Wine tasting in South Africa is one of the niche tourism opportunities that may be hampered by closing-time regulations on tasting venues.
Regulations should be amended to allow tasting rooms to stay open later, said a panelist at the SA Tourism round-table discussion at ITB Berlin, which took place from March 6 to 10.
Enver Duminy, CEO of Cape Town Tourism, consequently told Tourism Update that “while early hours are mandated for closure for wine tasting rooms, visitors can generally continue to enjoy tasting wines in the adjoining restaurants many wine farms have available. Wine tasting in designated rooms takes place from 11h00 to 18h00 in order to remain compliant with the regulations.”
He did, however, say that there would be added benefits to relaxing regulations, especially the time limitations. “Wineries would have more capacity to make a profit with longer opening hours; more visitors could enjoy our wine experiences; and, potentially, more jobs could be created to meet the demands of an increase in business.”
Marisah Nieuwoudt, Wine Tourism Manager of Vinpro, commented: “From a tourism perspective, longer trading hours for wineries could certainly lead to the development of innovative visitor experiences such as night-time harvest experiences, full moon tastings etc. that happen outside of the restaurant or function venue. In summer, in particular, there is a need from our European visitors, when it is lighter and cooler in the early evening, for later tastings.”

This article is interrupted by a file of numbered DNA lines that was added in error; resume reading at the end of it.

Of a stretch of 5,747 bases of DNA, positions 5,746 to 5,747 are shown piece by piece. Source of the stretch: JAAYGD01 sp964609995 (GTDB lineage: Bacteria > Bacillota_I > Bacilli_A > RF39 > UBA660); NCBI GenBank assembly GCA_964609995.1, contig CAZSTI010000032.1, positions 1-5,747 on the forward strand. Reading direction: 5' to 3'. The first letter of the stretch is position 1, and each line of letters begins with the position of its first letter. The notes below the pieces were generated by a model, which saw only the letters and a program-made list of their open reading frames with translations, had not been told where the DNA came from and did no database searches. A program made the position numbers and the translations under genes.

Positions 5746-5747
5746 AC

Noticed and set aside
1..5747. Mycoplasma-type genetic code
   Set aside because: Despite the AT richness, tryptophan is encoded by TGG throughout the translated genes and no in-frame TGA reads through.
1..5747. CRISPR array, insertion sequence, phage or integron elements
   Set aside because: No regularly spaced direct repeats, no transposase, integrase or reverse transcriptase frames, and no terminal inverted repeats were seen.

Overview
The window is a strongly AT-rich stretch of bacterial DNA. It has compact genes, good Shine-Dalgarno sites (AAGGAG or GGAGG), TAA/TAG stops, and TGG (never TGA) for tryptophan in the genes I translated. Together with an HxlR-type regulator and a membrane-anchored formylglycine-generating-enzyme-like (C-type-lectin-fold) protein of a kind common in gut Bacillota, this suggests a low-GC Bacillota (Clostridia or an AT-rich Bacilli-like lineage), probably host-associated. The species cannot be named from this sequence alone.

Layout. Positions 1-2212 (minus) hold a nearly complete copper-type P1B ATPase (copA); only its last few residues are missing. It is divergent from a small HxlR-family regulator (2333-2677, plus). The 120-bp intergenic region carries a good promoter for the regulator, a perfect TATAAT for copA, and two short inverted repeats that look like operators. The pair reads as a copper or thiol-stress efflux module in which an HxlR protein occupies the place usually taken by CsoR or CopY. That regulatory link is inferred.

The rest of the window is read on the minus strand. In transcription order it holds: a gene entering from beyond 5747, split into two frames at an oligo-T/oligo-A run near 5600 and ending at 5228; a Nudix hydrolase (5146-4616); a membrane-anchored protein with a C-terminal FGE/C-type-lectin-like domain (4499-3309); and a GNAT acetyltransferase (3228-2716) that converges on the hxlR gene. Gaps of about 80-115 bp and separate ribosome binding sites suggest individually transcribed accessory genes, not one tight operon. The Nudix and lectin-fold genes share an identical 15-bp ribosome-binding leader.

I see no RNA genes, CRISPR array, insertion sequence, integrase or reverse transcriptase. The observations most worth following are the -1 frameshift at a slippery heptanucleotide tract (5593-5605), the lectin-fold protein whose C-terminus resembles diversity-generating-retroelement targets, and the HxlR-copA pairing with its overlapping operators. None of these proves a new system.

Boosting the SA wine sector
A number of factors are bolstering the positive growth that is being seen in the wine tourism sector, said Nieuwoudt. “At a national level, ‘food and wine’ is one of South African Tourism’s five marketing pillars for the country, which means that our offering is messaged strongly in campaigns and promotional activities. On a provincial level, we enjoy great support as a priority sector in the Provincial Government of the Western Cape’s project Khulisa, straddling the agri-processing and tourism sectors, which have both been earmarked for stimulus as well as Wesgro’s ‘food and wine’ segment focus in both business and leisure tourism marketing.”
Globally, travel trends show a growing need for authentic food and wine experiences, “a call that we are well placed to answer as destination with a wine tourism offering of exceptional quality and diversity that is accessible and well-organised through established wine routes”, says Niewoudt.
Strategy and marketing
Cape Town Tourism along with other organisations such as Wesgro are incorporating wine marketing into their tourism business development strategies, says Duminy. “There’s immense value in drawing attention to our award-winning wines and wine-related tourism experiences."
Nieuwoudt concluded: “A key focus area of Vinpro’s Wine Tourism Strategy is on visitor experience development. This programme will see the organisation, along with the South African Wine Routes Forum (SAWRF) and public sector partners, identify opportunities for and barriers to growth for wine tourism, including legislation, and address these through consultation with industry, advocacy and lobbying. Vinpro is currently busy developing a Wine Tourism Industry Toolkit for which they are reviewing the legislation applicable to the tourism services of wineries and the impact that they may have on the industry’s business operations and the visitor experience.”